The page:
Abstract SEVERE asphyxia of the newborn can be caused by tumors of the pharynx.1-3 Although they occur only rarely, they should be included in the differential diagnosis of asphyxia neonatorum. Report of a Case A female infant weighing 6 lb 6 oz (2,900 gm) was born with severe asphyxia after the mother's normal first pregnancy and labor. Usual resuscitation measures were applied, but respiratory movements appeared only 30 minutes after delivery and the infant cried only one hour after birth. Esophageal atresia was suspected because of large amounts of saliva in mouth and pharynx, but a tube could be easily passed into the stomach.An x-ray film showed atelectasis of left lung. Respiratory distress continued with fast irregular breathing, but feeding was possible without much difficulty.On the third day a thorough inspection revealed a finger-like mass in the mouth, which appeared when the tongue was depressed. It was light References 1. Kesson, C. W.: Asphyxia Neonatorum Due to Nasopharyngeal Teratoma , Arch Dis Child 29:254-255 ( (June) ) 1954.Crossref 2. Holborow, C. A.: Simple Nasopharyngeal Teratoma , J Laryng 671-672 ( (Aug) ) 1958. 3. Foxwell, P. B., and Kelham, B. H.: Teratoid Tumors of Nasopharynx , J Laryng 72:647-657 ( (Aug) ) 1958.Crossref 4. Willis, R. A.: Pathology of Tumors of Children , Springfield: Charles C Thomas, 1962, p 87.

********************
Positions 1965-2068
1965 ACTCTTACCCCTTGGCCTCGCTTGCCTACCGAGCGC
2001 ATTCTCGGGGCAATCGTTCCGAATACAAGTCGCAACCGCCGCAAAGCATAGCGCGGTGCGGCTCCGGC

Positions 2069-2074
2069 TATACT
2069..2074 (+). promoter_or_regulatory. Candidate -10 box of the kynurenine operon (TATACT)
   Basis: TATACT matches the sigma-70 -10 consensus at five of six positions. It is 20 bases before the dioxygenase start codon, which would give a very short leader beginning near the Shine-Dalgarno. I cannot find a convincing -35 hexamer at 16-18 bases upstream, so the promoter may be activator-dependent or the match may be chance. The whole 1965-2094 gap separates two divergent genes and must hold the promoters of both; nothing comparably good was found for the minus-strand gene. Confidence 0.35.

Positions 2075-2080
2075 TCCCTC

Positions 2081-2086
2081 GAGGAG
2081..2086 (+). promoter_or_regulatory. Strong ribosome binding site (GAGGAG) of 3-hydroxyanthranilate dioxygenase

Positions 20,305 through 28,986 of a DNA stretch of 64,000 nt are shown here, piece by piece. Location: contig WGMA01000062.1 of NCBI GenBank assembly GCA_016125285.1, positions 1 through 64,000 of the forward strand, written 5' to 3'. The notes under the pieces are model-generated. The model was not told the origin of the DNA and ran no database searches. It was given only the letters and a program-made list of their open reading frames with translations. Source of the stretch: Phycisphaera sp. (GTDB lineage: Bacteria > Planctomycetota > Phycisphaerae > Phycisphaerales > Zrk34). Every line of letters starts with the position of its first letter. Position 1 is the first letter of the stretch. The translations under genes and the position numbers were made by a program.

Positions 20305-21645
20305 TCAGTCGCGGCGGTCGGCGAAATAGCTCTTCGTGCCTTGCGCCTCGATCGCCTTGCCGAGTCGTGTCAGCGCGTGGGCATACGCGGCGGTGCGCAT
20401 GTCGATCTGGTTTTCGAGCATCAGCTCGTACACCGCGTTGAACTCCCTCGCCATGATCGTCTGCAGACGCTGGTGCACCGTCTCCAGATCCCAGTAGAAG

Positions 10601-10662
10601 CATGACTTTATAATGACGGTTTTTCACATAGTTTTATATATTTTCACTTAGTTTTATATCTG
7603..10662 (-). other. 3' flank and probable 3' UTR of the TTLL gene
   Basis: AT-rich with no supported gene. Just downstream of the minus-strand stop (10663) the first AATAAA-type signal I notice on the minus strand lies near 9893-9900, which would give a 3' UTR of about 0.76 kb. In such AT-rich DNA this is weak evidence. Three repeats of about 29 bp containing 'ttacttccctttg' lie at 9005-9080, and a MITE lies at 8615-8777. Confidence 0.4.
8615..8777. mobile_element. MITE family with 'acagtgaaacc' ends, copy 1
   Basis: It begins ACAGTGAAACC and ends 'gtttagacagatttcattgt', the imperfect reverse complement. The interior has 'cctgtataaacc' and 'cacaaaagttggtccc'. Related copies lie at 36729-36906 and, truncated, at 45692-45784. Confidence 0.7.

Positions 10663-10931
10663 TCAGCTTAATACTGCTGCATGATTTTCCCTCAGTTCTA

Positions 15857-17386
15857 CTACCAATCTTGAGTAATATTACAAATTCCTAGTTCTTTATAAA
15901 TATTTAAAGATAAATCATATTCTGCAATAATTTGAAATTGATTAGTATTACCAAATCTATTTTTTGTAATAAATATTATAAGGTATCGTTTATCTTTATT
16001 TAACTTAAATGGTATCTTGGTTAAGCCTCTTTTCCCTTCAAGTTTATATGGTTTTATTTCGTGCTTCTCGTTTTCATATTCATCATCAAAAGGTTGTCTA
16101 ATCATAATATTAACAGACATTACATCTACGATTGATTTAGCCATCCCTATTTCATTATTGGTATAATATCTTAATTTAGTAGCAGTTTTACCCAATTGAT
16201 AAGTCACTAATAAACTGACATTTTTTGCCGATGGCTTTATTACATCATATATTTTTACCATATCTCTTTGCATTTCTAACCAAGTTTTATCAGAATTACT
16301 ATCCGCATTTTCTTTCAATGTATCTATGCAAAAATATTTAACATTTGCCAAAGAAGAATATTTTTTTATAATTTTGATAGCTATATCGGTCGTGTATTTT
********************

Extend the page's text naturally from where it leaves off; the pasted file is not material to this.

American Journal of Diseases of Children – American Medical Association
Published: Jun 1, 1965